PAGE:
Hippocrates and Taxes

‘Tis the season of giving and receiving. What? No, not Christmas: tax preparation. As I go through too many different tax forms to count and answer hundreds of questions (once I combine tax paperwork for my wife and me with the tax paperwork for my largely non-functioning small business) I am reminded of the Hippocratic Oath, which is often summed up in the statement “first, do no harm.” (Though, I must say that the oath doesn’t put it quite so neatly.)

You and I and every other adult in this country understands that taxes are necessary for a government to survive. That’s not in question. What is most assuredly in question is whether the government (local, state, federal) shouldn’t seek to minimize the harm of taxation in an effort to do right by the citizenry. Is not all of the work (time and money) which millions of us put into annual compliance with the tax code also a tax? We can’t spend that time or money on anything else–not if we wish to ensure that we are not visited by folks who wish to read all of our receipts.

President Coolidge is remembered as having said “Collecting more taxes than is absolutely necessary is legalized robbery.” He was right then and he’s still right today. A corollary to his statement is as follows: keeping the tax process complex and convoluted is legalized robbery. If our current Congress wanted to do something which would jump-start our sickly economy, then the implementation of a flat tax or fair tax or something of the sort would do it.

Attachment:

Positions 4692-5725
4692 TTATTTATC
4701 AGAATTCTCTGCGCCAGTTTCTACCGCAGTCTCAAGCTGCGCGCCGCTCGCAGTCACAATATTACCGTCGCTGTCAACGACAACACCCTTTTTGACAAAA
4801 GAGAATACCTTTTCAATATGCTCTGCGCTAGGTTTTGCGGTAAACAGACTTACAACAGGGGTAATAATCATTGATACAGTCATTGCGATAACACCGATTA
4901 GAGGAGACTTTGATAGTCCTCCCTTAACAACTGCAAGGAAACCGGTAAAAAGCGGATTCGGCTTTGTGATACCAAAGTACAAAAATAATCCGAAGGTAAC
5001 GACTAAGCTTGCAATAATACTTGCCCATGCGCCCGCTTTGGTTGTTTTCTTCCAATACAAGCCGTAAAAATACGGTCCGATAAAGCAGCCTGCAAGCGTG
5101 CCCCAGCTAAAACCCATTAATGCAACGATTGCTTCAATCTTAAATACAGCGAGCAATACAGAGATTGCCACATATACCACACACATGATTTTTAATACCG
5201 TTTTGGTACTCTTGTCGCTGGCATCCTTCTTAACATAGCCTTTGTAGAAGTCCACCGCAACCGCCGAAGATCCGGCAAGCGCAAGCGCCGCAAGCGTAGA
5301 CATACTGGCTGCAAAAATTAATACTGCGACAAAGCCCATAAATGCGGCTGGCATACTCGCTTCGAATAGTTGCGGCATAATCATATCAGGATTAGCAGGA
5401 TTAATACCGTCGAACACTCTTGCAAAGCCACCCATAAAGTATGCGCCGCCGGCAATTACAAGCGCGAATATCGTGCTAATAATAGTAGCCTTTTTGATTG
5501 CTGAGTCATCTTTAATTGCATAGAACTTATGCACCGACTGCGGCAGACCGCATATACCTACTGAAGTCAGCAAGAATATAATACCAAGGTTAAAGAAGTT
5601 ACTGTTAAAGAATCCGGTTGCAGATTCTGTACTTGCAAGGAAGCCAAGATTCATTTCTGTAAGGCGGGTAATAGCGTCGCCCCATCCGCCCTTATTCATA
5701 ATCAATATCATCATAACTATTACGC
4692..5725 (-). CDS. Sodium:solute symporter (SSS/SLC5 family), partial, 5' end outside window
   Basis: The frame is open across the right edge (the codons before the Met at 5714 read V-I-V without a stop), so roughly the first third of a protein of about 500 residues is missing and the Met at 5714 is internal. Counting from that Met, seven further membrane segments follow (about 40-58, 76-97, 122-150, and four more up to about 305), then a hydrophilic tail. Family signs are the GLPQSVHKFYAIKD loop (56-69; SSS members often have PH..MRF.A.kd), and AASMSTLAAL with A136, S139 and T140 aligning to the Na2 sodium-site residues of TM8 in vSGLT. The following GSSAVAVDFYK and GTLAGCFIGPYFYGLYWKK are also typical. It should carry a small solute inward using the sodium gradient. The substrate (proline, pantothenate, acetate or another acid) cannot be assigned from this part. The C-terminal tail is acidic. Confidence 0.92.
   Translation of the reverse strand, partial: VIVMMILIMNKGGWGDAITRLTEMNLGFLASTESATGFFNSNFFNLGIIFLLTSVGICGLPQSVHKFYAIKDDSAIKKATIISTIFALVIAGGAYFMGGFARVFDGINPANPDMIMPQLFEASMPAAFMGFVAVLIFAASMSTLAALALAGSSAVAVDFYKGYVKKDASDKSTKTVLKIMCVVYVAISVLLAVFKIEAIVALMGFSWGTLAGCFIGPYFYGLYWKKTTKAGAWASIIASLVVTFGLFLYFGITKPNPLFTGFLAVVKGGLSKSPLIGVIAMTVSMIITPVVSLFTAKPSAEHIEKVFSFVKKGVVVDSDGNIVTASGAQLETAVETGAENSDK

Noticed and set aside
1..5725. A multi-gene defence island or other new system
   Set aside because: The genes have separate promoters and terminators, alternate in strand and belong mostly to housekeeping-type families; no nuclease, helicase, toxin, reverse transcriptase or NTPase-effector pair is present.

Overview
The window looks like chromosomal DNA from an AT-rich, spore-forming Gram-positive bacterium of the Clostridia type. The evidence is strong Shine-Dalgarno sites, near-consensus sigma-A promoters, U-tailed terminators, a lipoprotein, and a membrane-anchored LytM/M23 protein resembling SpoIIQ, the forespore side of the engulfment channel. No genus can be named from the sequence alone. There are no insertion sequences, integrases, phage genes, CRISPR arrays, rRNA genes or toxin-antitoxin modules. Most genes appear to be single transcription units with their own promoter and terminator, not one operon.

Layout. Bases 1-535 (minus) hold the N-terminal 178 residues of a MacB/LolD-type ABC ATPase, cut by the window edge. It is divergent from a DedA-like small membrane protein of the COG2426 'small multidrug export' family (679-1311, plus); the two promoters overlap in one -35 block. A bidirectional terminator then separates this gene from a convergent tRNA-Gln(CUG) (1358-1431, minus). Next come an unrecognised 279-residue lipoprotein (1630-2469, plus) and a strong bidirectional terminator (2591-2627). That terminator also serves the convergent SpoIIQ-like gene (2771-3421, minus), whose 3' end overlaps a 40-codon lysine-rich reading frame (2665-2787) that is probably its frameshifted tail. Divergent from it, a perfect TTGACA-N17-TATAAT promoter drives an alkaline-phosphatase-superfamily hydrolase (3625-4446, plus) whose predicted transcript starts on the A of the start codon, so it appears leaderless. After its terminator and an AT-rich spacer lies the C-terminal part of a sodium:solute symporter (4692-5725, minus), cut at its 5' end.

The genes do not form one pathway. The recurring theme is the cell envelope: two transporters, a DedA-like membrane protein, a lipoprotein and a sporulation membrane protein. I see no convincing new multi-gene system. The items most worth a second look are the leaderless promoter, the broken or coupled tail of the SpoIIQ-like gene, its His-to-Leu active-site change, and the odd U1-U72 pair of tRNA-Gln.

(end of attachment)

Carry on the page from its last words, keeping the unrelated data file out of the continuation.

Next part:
I realize that there is an entire industry which is built around tax law compliance (both for individuals and businesses). Doing away with the current tax code would put these people into other jobs where they would have to work with businesses doing useful and profitable things with all the money which they (the businesses) would not be spending on compliance. I’m thinking that’s a good thing.

But where does this leave me today? Someone hasn’t finalized all the forms I need to file, so I guess I’ll just have to wait until they are ready. At which point I’ll go through my entire return again to make sure I’ve done my best to answer all the questions accurately–spending yet more time which could have gone to something not so. . . well . . . so taxing.